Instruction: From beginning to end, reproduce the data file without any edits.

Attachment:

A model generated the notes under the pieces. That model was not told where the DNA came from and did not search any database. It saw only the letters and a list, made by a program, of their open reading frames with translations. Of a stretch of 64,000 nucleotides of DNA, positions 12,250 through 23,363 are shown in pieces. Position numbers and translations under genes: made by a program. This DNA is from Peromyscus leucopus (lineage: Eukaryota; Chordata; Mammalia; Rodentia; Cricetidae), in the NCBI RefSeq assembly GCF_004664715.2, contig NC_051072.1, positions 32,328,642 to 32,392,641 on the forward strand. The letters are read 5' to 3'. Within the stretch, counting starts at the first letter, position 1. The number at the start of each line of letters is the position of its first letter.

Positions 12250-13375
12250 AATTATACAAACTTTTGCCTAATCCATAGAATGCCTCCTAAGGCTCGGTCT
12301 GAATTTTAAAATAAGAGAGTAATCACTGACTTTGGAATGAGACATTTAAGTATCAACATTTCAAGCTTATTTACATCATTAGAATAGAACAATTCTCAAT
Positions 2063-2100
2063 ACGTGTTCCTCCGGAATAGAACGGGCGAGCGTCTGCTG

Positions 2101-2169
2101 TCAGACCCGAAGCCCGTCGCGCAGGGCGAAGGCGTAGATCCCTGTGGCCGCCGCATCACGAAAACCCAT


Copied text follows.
A model generated the notes under the pieces. That model was not told where the DNA came from and did not search any database. It saw only the letters and a list, made by a program, of their open reading frames with translations. Of a stretch of 64,000 nucleotides of DNA, positions 12,250 through 23,363 are shown in pieces. Position numbers and translations under genes: made by a program. This DNA is from Peromyscus leucopus (lineage: Eukaryota; Chordata; Mammalia; Rodentia; Cricetidae), in the NCBI RefSeq assembly GCF_004664715.2, contig NC_051072.1, positions 32,328,642 to 32,392,641 on the forward strand. The letters are read 5' to 3'. Within the stretch, counting starts at the first letter, position 1. The number at the start of each line of letters is the position of its first letter.

Positions 12250-13375
12250 AATTATACAAACTTTTGCCTAATCCATAGAATGCCTCCTAAGGCTCGGTCT
12301 GAATTTTAAAATAAGAGAGTAATCACTGACTTTGGAATGAGACATTTAAGTATCAACATTTCAAGCTTATTTACATCATTAGAATAGAACAATTCTCAAT
Positions 2063-2100
2063 ACGTGTTCCTCCGGAATAGAACGGGCGAGCGTCTGCTG

Positions 2101-2169
2101 TCAGACCCGAAGCCCGTCGCGCAGGGCGAAGGCGTAGATCCCTGTGGCCGCCGCATCACGAAAACCCAT